Most folks assume that the goal of marriage is to make us happy. They figure that if they marry the right person, life will be one giant “happily ever after” full of rainbows and unicorns and dreams come true.
But when you think about it, if God’s primary goal is our happiness, marriage seems to be a strange way to try to get us there. Imagine God talking to himself and saying, “I really want these people to have pleasant, stress-free, easy, happy lives. So I’m going to take two of them who have radically different ideas and radically different preferences and radically different expectations about how the toothpaste tube is supposed to be squeezed, and I’m going to put them together and tell them to stay together until death, no matter what happens. I’ll put a Y chromosome in one of them and two X chromosomes in the other to make sure they are radically different from each other and can never completely figure each other out. Where possible, I’ll set it up so that one of them loves NCIS and the other prefers Downton Abbey. They are going to live together and spend hours upon hours together, so they will become intimately acquainted with each other’s quirks, hangups, smells, and flaws. They are going to see each other at their worst. And I’m going to tell these people, who are accustomed to looking out for number one, that they are now supposed to put the needs, wants, preferences, and dreams of the other one above their own.”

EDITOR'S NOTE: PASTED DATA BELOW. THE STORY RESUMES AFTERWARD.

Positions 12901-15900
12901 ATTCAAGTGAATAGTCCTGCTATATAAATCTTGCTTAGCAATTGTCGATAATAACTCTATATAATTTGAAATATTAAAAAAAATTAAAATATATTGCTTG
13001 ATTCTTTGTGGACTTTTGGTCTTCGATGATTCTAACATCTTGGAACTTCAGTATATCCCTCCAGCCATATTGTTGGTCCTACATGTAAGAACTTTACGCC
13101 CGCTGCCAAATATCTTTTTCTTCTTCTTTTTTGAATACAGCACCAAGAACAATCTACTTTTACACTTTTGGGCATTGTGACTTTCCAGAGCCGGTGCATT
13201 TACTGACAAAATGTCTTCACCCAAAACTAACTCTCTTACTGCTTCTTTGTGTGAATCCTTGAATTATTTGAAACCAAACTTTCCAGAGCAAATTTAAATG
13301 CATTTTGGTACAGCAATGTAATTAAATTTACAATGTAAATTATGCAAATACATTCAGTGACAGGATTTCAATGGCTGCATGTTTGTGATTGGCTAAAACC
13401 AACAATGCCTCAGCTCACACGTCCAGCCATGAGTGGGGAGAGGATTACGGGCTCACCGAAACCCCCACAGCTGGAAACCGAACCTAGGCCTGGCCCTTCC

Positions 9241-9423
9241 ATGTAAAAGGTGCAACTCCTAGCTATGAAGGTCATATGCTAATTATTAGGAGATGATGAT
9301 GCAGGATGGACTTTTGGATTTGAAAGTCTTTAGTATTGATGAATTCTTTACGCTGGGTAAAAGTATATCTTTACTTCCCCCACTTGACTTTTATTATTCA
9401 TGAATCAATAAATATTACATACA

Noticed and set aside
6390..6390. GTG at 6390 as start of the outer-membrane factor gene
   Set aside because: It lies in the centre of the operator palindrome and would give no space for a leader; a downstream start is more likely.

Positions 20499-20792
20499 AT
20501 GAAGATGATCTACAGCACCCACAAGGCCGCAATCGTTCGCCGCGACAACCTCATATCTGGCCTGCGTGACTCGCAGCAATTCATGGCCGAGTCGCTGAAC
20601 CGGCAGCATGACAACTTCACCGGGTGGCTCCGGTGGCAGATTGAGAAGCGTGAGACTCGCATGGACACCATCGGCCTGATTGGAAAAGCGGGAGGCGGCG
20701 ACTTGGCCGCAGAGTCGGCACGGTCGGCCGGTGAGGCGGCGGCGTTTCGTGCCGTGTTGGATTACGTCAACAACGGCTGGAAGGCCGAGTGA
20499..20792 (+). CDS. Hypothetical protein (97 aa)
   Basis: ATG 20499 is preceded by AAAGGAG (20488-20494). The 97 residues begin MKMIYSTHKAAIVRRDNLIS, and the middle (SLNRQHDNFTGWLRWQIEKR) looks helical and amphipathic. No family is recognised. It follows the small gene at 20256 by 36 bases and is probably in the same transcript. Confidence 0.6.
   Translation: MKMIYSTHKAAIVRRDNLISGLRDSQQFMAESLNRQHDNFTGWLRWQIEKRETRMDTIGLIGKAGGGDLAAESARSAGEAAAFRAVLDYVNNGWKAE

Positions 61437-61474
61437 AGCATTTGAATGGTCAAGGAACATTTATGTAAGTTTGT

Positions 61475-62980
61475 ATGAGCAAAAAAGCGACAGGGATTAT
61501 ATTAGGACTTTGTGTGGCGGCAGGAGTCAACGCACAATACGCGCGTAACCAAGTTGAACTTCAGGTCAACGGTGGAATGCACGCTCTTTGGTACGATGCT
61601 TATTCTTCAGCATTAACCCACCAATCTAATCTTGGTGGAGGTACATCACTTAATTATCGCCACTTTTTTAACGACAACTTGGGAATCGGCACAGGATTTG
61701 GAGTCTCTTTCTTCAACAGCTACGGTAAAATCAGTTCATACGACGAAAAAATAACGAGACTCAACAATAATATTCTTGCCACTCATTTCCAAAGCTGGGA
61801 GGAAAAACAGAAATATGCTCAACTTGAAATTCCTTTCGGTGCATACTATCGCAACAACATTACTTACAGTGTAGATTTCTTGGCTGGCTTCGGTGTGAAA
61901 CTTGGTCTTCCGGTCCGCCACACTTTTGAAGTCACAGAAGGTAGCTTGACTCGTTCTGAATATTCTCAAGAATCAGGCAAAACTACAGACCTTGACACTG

That should do the trick, huh?
Marriage doesn’t seem to be too well designed to lead to easy, stress-free happiness.
But it is perfectly designed to lead to spiritual maturity. It would be hard to imagine a better training ground for developing the selfless character of Christ. Marriage seems to be fine-tuned for helping husbands and wives develop love, joy, peace, patience, kindness, goodness, faithfulness, gentleness, and self control – the Biblical “fruit of the Spirit” described in Galatians 5:22-23 (And by the way, singleness is also a wonderful arena for spiritual formation – this growth thing is a pretty big deal to God).
God has a much bigger plan for marriage than to use it to make us happy. He wants to use it to help us grow up to be like Jesus.
Don’t get me wrong – marriage should come with large doses of happiness. Gayla makes me smile more than anybody on earth could. My life would be so vanilla and boring without her that I don’t think I could stand it. My wife, and my marriage, make me happy! But when I start thinking that my happiness is the main point – when I start acting as if the reason Gayla exists is to make me happy – then I tend to get selfish, and I become inclined to blame her when things aren’t all rosy. I place a load on her that God didn’t design any human to carry. On the other hand, when I remember that God is more concerned with my growth than with my happiness, and when I remember that my main job in marriage is to put Gayla before me, things are much better – and paradoxically I am much happier.
God’s primary objective in giving me the amazing gift of Gayla is the same as his primary objective with every other thing he does in my life – he’s working to cause me to “become mature, attaining to the whole measure of the fullness of Christ” (Ephesians 4:13).